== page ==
The trouble is that, by the numbers, it is not possible for him to become the leader of the parliamentary party under the current situation. He has managed to do the impossible – if you want support from other MLA, why put them off side! Mr Pratt and Mrs Burke (another pivotal vote) will not support him in any leadership team, nor is it likely they would vote Mrs Dunne into any position. However, the plotting and scheming will no doubt continue to the detriment of the Party. Hopefully, the Party management and the membership may become savvy to this and display some form of disatisfaction.
Burke office – I feel her staff have a hard time keeping up with her most of the time, as a lot of ‘ideas’ tend to flow from Mrs Burke. Her heart is in the right place and as another of the pivot voters, it maybe that she is placed in the most difficult position. Sooner or later, if the leadership is still an enduring pressure and maintains possible electoral damage, her allegiance may have to shift. Simply by a process of elimination and the need to break a deadlock, this could likely see her voting for Mr Stefaniak as leader with a new deputy, perhaps a clean skin in order to appease and promote ‘generational’ change.
Smyth office – this office has most likely batoned down its hatches. Mr Smyth has worked hard and endured a number of hits over the years, yet he has come through to lead the current team quite well – until after the last election.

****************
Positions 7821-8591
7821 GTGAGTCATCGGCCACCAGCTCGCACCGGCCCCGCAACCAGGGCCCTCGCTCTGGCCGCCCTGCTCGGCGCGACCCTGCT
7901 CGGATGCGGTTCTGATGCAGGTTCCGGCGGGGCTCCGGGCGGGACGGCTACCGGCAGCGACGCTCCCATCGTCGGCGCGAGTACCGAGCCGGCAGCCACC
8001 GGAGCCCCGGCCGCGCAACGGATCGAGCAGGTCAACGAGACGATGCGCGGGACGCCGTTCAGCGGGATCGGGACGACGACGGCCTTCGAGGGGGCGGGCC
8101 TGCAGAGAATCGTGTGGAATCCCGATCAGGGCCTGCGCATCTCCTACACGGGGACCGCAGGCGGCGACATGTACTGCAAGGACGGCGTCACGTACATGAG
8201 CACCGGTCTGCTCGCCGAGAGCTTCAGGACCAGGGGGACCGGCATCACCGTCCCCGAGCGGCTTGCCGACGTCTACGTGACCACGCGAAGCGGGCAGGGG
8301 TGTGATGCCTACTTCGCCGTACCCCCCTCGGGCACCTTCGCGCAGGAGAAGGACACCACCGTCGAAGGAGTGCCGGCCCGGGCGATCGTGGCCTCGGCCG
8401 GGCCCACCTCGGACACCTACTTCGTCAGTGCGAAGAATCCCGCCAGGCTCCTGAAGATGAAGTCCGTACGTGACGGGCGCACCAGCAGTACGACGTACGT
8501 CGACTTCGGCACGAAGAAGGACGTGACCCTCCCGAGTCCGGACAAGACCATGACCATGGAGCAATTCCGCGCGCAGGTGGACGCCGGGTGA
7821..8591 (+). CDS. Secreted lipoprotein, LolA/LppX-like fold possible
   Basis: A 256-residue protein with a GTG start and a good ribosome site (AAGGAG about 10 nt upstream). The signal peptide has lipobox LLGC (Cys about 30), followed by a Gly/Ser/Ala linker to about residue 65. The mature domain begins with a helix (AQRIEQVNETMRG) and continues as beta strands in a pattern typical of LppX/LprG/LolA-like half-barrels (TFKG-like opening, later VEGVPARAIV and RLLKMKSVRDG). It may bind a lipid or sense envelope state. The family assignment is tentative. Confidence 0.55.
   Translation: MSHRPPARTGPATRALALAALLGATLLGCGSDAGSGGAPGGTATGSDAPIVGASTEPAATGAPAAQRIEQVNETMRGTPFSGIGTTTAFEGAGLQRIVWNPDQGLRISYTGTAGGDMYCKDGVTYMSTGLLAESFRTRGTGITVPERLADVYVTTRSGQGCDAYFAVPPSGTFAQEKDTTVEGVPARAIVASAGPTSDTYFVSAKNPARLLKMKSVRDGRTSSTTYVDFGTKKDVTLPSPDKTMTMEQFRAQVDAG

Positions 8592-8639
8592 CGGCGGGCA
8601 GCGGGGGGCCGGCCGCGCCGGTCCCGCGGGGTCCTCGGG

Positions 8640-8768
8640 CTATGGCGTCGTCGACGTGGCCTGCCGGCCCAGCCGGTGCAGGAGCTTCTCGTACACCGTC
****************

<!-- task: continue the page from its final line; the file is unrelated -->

The new MLA’s have different expectations/viewpoints and obviously believe they could do a better job. The trouble is that they have just arrived and don’t possess enough experience yet, nor have they been tested enough in the electorate. This is to Mr Smyth’s advantage (and Mr Stefaniak), given both have worked to the point where they get re-elected in their own right,
without reliance on preference votes.
If the leadership team has to change, an element of appeasement will have to occur. Trouble is, at the moment, not one voting block will see Mr Mulcahy obtain leadership. Solution to this maybe to Mr Stefaniak’s delight (and then detriment) see him voted in as leader and send in Mr Seselja as the deputy to satisfy the Mulcahy and Dunne ‘houses’. This model would only be in place up until after the election and would need re-assessment, regardless of the outcome. The unknown factor is that the Dunne house is determined to see a complete meltdown of both ‘apparent factions’ in the hope she will be able to part the red sea….
It is of course best for any Party bleeding like this to sometimes battle on, appearing to limp into the next election with an existing team. Depending on the outcome, they would watch to see how each MLA performs in the electorate, and decide afterwards as to how deserving any Members are of leadership positions.
In the world of politics, no leadership team deserves to fall without sufficient evidence for such an action to occur. The Libs may well not win the next election based on a myriad of reasons.
Mr Stanhope will need to do something monumentally ridiculous to lose. There is a chance of a coup de main from Mr Mulcahy, but to do so, may end up placing him in the position he would favour the least – a coup de grace from his colleagues and probably a sense of disappointment from the membership who thought it the best option to back him.